Negroni week is sponsored by Campari, which I’m sure by complete happenstance is one of the three ingredients in a classic Negroni. Participating bars and restaurants pledge a portion of their Negroni sales to a charity of their choice, and the establishment that sells the most Negronis gets an additional 10 grand from Campari for their charity. That’s no small twist in my drink.
But the focus of my research has been primarily to answer the following question:
What the hell is a Negroni?
In Italy, a Negroni is what’s known as an aperitivo, or what the French call an apéritif, but what we stateside sophisticates call “a drink before dinner.”
The Negroni’s proportions are elegant in their simplicity: One part gin, one part sweet vermouth, and one part Campari. Shake those three ingredients with some cracked ice, strain into a cocktail glass and garnish with a twist of orange, or if you’ve had a good week, a 10,000 dollar bill.
Italians are not renown for their inventive cocktails. In fact, they’re not known as big drinkers at all, alcohol in Italy being seen as an accompaniment, not a recreation. With the possible exception of grappa, which has a secondary life as fuel for Vespa motor scooters and nail polish remover.
Legend has it that the Negroni cocktail was invented in 1919 at the Caffè Casoni (now called the Caffè Cavalli) in Florence. As the story goes, Count Camillo Negroni (what a coincidence!) asked the bartender, Fosco Scarselli, at the café to make him a drink called an Americano, which is equal parts sweet vermouth and Campari with a splash of soda, but to hold the soda and use gin instead, just to kick it up a notch. But it was Signori Scarselli who added the orange twist, if only to distinguish it from the Americano, which has a lemon one.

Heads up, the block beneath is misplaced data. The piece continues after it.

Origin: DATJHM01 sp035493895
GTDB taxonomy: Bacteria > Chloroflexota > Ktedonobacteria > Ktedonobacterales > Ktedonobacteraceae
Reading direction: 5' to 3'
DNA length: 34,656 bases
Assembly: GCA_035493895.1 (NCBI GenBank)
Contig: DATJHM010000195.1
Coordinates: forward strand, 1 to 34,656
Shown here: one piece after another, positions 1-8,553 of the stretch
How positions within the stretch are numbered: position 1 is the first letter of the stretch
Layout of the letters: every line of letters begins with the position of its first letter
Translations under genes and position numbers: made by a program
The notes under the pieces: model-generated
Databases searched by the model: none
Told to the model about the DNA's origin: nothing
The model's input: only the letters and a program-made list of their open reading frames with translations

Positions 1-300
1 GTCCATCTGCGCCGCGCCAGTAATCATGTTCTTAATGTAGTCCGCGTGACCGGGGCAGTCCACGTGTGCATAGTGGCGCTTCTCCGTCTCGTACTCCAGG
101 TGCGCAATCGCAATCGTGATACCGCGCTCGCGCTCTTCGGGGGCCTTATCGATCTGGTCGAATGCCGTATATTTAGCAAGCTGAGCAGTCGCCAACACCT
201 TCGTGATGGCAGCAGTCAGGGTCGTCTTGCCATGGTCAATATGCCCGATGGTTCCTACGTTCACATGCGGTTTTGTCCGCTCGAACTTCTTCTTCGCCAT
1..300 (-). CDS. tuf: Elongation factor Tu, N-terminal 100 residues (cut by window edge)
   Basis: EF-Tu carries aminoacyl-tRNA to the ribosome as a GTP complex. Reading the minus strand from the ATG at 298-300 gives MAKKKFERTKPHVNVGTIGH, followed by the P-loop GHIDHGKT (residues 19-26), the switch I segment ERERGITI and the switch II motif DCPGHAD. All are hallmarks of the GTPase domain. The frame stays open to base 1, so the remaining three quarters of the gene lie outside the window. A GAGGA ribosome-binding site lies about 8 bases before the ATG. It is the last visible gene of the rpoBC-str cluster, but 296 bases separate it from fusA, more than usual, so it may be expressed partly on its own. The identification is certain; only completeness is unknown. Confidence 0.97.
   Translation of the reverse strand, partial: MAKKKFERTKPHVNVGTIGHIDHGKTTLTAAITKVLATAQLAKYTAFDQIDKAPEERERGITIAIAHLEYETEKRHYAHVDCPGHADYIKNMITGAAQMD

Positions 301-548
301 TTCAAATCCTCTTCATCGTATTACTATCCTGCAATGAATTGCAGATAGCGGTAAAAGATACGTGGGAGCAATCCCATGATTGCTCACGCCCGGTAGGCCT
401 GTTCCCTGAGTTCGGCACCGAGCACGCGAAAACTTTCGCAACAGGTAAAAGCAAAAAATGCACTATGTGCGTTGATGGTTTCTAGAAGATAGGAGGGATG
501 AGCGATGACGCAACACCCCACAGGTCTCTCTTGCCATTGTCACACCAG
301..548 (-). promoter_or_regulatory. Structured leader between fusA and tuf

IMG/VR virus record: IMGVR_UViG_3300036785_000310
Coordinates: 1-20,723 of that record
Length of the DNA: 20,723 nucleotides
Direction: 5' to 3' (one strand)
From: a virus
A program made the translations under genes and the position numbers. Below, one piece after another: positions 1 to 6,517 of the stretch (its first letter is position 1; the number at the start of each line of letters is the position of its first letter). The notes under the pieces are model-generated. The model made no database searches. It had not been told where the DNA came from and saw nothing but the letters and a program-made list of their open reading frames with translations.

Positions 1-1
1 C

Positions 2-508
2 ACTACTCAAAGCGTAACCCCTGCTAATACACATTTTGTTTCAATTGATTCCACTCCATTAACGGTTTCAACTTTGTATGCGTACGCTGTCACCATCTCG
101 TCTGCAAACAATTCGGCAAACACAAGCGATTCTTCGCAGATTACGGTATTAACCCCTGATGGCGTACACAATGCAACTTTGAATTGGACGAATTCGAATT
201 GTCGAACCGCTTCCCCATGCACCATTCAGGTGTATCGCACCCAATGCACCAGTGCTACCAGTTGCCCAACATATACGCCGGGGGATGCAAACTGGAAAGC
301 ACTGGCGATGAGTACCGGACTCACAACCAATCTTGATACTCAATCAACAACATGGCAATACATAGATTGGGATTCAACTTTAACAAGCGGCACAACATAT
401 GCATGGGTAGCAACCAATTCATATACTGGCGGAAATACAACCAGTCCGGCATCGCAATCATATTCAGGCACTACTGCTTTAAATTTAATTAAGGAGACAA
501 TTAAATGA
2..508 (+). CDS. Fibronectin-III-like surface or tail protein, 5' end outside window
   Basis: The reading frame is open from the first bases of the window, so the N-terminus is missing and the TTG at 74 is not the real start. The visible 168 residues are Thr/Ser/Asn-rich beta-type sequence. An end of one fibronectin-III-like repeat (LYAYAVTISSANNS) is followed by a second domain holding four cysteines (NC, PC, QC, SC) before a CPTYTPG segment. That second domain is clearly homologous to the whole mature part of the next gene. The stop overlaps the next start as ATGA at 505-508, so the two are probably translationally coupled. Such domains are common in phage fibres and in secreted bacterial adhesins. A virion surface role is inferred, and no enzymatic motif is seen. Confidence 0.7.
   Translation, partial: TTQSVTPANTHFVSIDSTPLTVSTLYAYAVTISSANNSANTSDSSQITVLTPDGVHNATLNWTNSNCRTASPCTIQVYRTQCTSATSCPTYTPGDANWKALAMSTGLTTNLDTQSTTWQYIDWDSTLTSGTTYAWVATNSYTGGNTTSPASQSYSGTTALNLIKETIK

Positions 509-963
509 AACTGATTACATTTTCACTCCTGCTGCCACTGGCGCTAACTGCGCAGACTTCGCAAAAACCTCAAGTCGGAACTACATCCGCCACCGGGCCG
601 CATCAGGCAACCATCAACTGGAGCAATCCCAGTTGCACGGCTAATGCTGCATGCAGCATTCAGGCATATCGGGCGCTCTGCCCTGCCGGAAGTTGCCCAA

From that moment a legend was born, and the Negroni family actually founded a distillery in Treviso to produce a ready-to-drink version of their eponymous concoction.
Famed film director, actor, writer and rotund epicurean, Orson Welles, became quite enamored with the charms of the Negroni in 1947 while in Rome filming “Cagliostro,” which was released in 1949 in the US as “Black Magic.” For you film buffs out there, the movie was based on the Alexandre Dumas Sr. novel, “Joseph Balsamo,” and it introduced a young actor named Raymond Burr, who went on to fame and fortune as Perry Mason and Ironside. Man, what you can learn in a wine blog!
Maestro Welles wrote about his new infatuation, the Negroni, not Rita Hayworth (they divorced in 1948) that, “the bitters are excellent for your liver, the gin is bad for you. They balance each other.” I’m assuming the bitters he was talking about was the Campari and not Ms. Hayworth.
If this tantalizing taste on the history of the Negroni has been an aperitivo for your curiosity, there’s a wonderfully knowageable and funny local writer named Gary Regan who’s written the definitive work on the Negroni called appropriately enough, “The Negroni: Drinking to La Dolce Vita, with Recipes and Lore.” Available, as they say, wherever books are sold.
If you’re interested in more hands-on research, stop in bin94wines, pick up some fixin’s and make your own batch of Negronis. Don’t you just love studying!